I love anything Rob Bell puts out. He able to articulate exactly what I feel.
Controversial but relevant
Love Rob Bell or hate him he make you think. I love his teachings.
Rob Bell attempts to dispel some of the anecdotal theology which has come up to surround the Bible that is unsupported by the Bible itself. To this end he succeeds, but he quickly moves from dispelling bad theology to doubting incontrovertible truths of scripture. He rightly identifies god as the focal point of heaven, the reality of a physical and enjoyable place, and the need for condemnation of the unrepentant. However, he fails to close the door on some heresies which the Bible is in fact explicit about. He emphasizes God's love to the point of mistaking it for the whole of God's character rather than one of his attributes, and skews his interpretation of what love should look like to fit his personal expectations to the point of undoing many well supported doctrines regarding Hell. To this end I would highly recommend reading Francis Chan's book Crazy Love either instead of or along with this book should you choose to read Love Wins. Ultimately, Rob Bell narrowly steers clear of outright espousing any heretical theological positions, but in his exploration of possible interpretation he leaves the door open on many doctrines about which the Bible leaves no wiggle room. I cannot in good conscience recommend this book, either to the unbeliever who could mistake Bell's willingness to abandon sound doctrine with the unsound doctrines at the point of personal preference, or to the believer looking to expand his understanding of scripture as Bell relies more heavily in his own interpretation and assumptions than the vast array of scripture that undermines most of his more controversial conclusions and suggestions. I can only really recommend this book to someone who is interacting with a friend, family member or coworker who is enamored with Love Wins so that you can in love help them to separate the important valid points that Bell makes (which have been made by others before him and will be made by others in the future) from his overreaching assertions brought forth from faulty assumptions and infusing his opinions and definitions to mold scripture to fit his expectations, and then I would recommend supplementing it with either Crazy Love or another book which challenges the conclusions Bell reaches. Finally test everything Bell and others say with the totality of scripture, not just the proof texts they offer. Bell has some good points, but the number of and implications from unwarranted assertions from Bell lead me to recommend against reading this book unless you have a desire and the time to thoroughly engage the text and the scriptures so as to not be misled by some sweet sounding doctrinal errors.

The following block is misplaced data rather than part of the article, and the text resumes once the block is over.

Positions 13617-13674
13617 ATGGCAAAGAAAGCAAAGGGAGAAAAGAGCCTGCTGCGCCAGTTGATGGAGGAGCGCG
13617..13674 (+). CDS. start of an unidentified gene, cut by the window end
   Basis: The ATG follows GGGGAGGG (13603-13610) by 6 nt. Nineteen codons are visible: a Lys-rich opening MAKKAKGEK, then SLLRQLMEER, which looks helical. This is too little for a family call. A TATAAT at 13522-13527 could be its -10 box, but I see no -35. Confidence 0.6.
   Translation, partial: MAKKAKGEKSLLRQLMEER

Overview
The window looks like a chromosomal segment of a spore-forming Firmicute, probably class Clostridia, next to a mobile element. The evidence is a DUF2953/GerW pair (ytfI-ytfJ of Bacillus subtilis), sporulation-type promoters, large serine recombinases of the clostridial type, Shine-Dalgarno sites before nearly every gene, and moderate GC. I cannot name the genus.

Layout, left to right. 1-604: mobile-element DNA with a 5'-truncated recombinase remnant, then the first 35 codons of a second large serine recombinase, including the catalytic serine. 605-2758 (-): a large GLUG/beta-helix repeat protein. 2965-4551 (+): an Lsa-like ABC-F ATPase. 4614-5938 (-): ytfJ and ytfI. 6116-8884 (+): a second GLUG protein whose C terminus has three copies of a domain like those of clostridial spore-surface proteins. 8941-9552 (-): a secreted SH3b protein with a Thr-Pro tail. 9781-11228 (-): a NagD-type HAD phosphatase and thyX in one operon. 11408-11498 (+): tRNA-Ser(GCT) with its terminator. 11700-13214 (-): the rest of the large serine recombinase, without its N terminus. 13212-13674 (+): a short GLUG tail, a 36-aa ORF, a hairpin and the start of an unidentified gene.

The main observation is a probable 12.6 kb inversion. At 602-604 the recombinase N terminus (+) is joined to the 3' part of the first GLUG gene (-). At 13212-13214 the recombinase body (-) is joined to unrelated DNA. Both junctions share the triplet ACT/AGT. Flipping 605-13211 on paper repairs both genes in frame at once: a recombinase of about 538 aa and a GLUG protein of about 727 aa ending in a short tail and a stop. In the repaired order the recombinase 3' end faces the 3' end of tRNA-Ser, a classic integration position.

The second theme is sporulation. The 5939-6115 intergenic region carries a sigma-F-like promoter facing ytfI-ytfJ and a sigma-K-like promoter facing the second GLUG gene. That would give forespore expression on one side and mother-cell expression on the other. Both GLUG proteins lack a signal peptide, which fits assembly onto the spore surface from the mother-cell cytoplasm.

Audiobooks while I drive, nothing better.
While I can't say that I concur, agree, subscribe or have completely made my mind up about every idea and thought in this book, I can say that I have enjoyed the thoughts, conversations and discussions that have come out of listening to it. I've actually listened to it 3 times because it's pretty short.
This is not a boot that takes an intellectual/academic look at religion, it is an example of spiritual apologetics centered in modern, mainstream liberal Christianity. Within this context, it is honest and explores many of the critical issues that secular readers would find interesting and skeptics would find crucial to explain. It makes a good case for liberality within Christianity and is very persuasive, speaking to the heart of the reader.
Ballsy, Humble, and Hopeful.
The Ragamuffin Gospel by Brennan Manning
To my knowledge i have listened to all of his other books. This one, he is still the same old Rob... very approachable, humble and of course he has fun talking about this one... however he seems less goofy that in "Jesus wants to save Christians".
No laughing of crying... just a lot of questions and some pretty awesome conversations.
music adict...i'm in a program.
This book was hopeful, grace-filled, and in line with Biblical theology. It dives deep into what the Bible actually says about Heaven, Hell, and the fate of every person who ever lived, and doesn't just rehash church doctrine, classic theology, or scholars' opinions on the subject. It adds a much needed perspective these days to Jesus' story that isn't mainstreamed from the mega-church stadiums, and for that, I say, "Thank you, Rob Bell."